- A decision was issued in writing, setting out the reasons for the dismissal.
- The right to appeal the decision.
1) Is ‘last in, first out’ a fair reason to select someone for redundancy?
If you have a genuine redundancy situation, you can consider employees with short service (employees with less than 2 years’ service) versus employees with longer service.
However, if you had an employee with 4 years’ service and another with 8 years’ service, you wouldn’t select the employee with less service in this instance as they are both long-serving employees, however, length of service can be used together with other redundancy selection criteria.
We would review your business rationale and employee information prior to beginning the process to see if ‘last in, first out’ was an option for you.
Last in, first out redundancy can present a discrimination risk; however, for more information on the use of ‘last in, first out’ in a redundancy situation, please see our article below:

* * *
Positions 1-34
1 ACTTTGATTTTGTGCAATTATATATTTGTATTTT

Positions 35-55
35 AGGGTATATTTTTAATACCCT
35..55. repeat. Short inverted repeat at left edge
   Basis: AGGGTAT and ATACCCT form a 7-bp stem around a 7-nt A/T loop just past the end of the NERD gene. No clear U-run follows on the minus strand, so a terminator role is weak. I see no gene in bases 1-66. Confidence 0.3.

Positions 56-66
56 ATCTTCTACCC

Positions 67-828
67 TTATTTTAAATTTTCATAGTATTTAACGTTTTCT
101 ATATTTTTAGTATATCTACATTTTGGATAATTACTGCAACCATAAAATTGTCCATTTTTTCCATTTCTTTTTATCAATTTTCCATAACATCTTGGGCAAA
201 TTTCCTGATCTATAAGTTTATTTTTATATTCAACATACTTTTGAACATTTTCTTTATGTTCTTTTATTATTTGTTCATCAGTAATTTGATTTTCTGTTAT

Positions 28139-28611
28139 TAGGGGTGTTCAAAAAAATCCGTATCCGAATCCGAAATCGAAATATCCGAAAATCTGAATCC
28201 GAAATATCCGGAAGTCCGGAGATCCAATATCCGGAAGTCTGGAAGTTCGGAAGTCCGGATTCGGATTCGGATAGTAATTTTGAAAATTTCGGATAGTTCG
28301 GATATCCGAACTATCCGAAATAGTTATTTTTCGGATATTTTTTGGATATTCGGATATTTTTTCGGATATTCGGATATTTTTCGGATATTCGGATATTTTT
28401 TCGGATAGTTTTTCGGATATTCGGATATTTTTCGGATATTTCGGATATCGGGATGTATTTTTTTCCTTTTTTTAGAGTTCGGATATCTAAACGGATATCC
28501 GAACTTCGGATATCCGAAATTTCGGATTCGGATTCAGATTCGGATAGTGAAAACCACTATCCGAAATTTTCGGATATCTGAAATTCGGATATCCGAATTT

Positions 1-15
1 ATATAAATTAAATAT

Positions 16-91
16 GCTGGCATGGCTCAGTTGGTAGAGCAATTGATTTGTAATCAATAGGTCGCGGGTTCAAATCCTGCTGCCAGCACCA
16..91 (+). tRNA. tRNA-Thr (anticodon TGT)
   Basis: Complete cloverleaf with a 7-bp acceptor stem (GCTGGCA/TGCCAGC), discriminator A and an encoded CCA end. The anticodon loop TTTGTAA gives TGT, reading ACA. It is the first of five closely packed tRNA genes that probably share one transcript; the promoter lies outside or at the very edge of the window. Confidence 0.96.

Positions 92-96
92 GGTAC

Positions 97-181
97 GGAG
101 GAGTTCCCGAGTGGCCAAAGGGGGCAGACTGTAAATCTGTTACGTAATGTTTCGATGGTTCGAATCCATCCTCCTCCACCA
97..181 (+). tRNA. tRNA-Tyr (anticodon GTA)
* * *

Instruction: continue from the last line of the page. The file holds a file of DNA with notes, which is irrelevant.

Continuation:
2) Is the 3-month timescale required to bring a claim for unfair dismissal, 3 calendar months?
It is three calendar months (less one day) from their effective date of termination, i.e., the date on which they were dismissed (or resigned in cases of constructive dismissal) or the final day of their notice period if they worked it.
Please note that there is a time limit of 6 months (less 1 day) for bringing a claim relating to statutory redundancy pay or equal pay.
When deciding what to award an employee if they are successful in their claim for unfair dismissal, the award is made up as follows:
- Basic Award- based on age and length of service- subject to statutory cap – £19,290 (as of 2023)